Becoming Superdad – making time

It’s a bird! It’s a plane!Becoming superdad father dad hero

He’s a coach, a great father and husband, a wonderful employee and the most popular guy in the neighborhood! The guy with the great house and nice car! Okay fine. It’s Superdad. The prick.

We all know THAT guy. He’s always in a good mood and it’s probably because he’s the luckiest guy to ever walk the planet. He’s got a great car, house, job, wife and kids. He always has extra time for little projects around the house, and somehow he still has energy to coach the soccer team. What the hell is this guy on? It must be drugs. No one is that happy and has THAT much energy.

Well, that might not be exactly right.

Imagine you’ve cleaned your living room. It’s spotless. You decide to keep it that way this time and commit yourself to tidy up every night before bed and clean and dust once a week. It takes a few minutes to maintain the cleanliness. On the flip side of that, though, if you clean it and let it sit until it’s horrifying to imagine a stranger coming into your house you’ll put it off. Knowing that the room will now take hours to return to its former glory you prioritize against it.

The mind is like a machine. If it’s overloaded for too long it will shut down and do nothing, but when a machine is running smoothly it’s easier to keep it going that to shut it down and start it back up. The more you do, the more you’ll feel like doing. So be active. Do the things you have to do and you’ll have surprisingly more time to do things that you want. Just always be in maintenance mode. But, you HAVE to be organized in your activity. If you’re running around spending 5 minutes on this project and 30 minutes on that one you’ll never get them done.

organization organized life orderlyGet Organized

Think of your problems and projects as enemies. Let’s say there are five of them and they’re circling you. The fight is about to begin.

The first one that moves you knock out cold. Now there are only four. The odds are getting better. You go after another one, bolstered by your previous success. He doesn’t go down as quick, and you take a few blows from the back during the scuffle but he eventually falls. 3 left. You push one away and he stumbles. Another one falls to your next blow and there’s only one left facing you. He’s the biggest one of them, but he has your full attention for now. You know there’s another waiting in the wings, trying to gather the strength to come after you again, but for now your odds look good.

Attack your problems in the same way. If you tried to take on five people all at once without any focus they would overwhelm you and beat you senseless. Your problems are the same way. You need a plan. You need to pick them off one at a time and improve your odds. Superdad knows this. Start to reorganize and prioritize your life.

Want to know how?

Family is Superdad’s first priority. First above neighbors, friends, bosses, co-workers, teachers. FIRST. They do not get let down because you’re too busy. If it’s something they need you GET IT DONE. No questions or excuses. No bullshit.

For everything else prioritize what problems demand your attention first. An oil change and cleaning the garage can wait. If the roof is leaking that takes priority. Getting the Xerox machine fixed is important, but missing that meeting can cost you your job. There are certain things that we must do and things that can wait. The goal here is to get the important stuff done first because, of course, prevention is the best medicine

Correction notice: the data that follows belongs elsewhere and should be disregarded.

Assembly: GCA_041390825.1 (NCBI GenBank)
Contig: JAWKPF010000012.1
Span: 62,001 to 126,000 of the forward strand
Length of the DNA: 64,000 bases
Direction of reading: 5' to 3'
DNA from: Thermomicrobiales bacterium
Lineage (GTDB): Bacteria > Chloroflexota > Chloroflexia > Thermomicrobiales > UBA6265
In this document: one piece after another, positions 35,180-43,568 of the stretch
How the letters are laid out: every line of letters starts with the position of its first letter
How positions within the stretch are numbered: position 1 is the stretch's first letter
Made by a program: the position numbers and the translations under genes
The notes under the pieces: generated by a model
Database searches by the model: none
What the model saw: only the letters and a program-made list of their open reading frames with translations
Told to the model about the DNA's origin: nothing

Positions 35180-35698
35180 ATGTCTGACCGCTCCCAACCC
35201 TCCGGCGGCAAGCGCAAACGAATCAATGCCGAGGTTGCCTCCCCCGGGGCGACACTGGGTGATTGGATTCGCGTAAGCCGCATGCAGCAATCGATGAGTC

What about me time?time management clock hours

You have an addiction. You are addicted to helping others, work, sports, TV, reading, lawn care, car care, shopping, drinking, drugs, gambling, Youtube, Facebook, Twitter, yard sales, thrift shops, research, or any number of a million other activities. And recognizing the problem is the first step toward healing. The second is to stop doing it.

If your addiction is physical, get help. Now. Gambling, drinking and drugs are all serious problems. People won’t frown on you for getting help, but they’ll think you’re a real piece of shit for letting your life fall apart and destroying your family.

If you’re addicted to TV, social media, games, or anything along that vein just stop. You’re not a child. You think somehow that stuff is improving your quality of life? You’re dead wrong. This is your intervention. Put it away. As your life becomes more fulfilling and successful you’ll wonder why you ever wasted time on that stuff.

You also have to understand that your excuses are bullshit. Own up to your responsibilities and your mistakes. That’s what leaders do, and that’s what men do. No one ever said you have to be perfect, but you have to be willing to admit and accept your faults in order to overcome them.

The idea is to get things done that need doing. Organize your life and before long you’ll be looking less like the man you are now and more like the superdad you plan to be.

hero sleep deprivation super Even super heroes need sleep

We all know seven to nine hours of sleep daily is the optimum amount. Any less and you’re too tired to function correctly, any more and you’re risking the very same problems that sleeping too little causes and the problems go far beyond grogginess and fatigue. If you don’t sleep enough now your body will eventually make sure you do. And I suspect your bed is far more comfortable than a coffin.

The average American works 40-45 years, and that number is gradually increasing for many as it gets harder to pay for those golden years. It’s safe to assume that 40-45 years is enough time to consider sleep deprivation long-term and it can result in a litany of problems.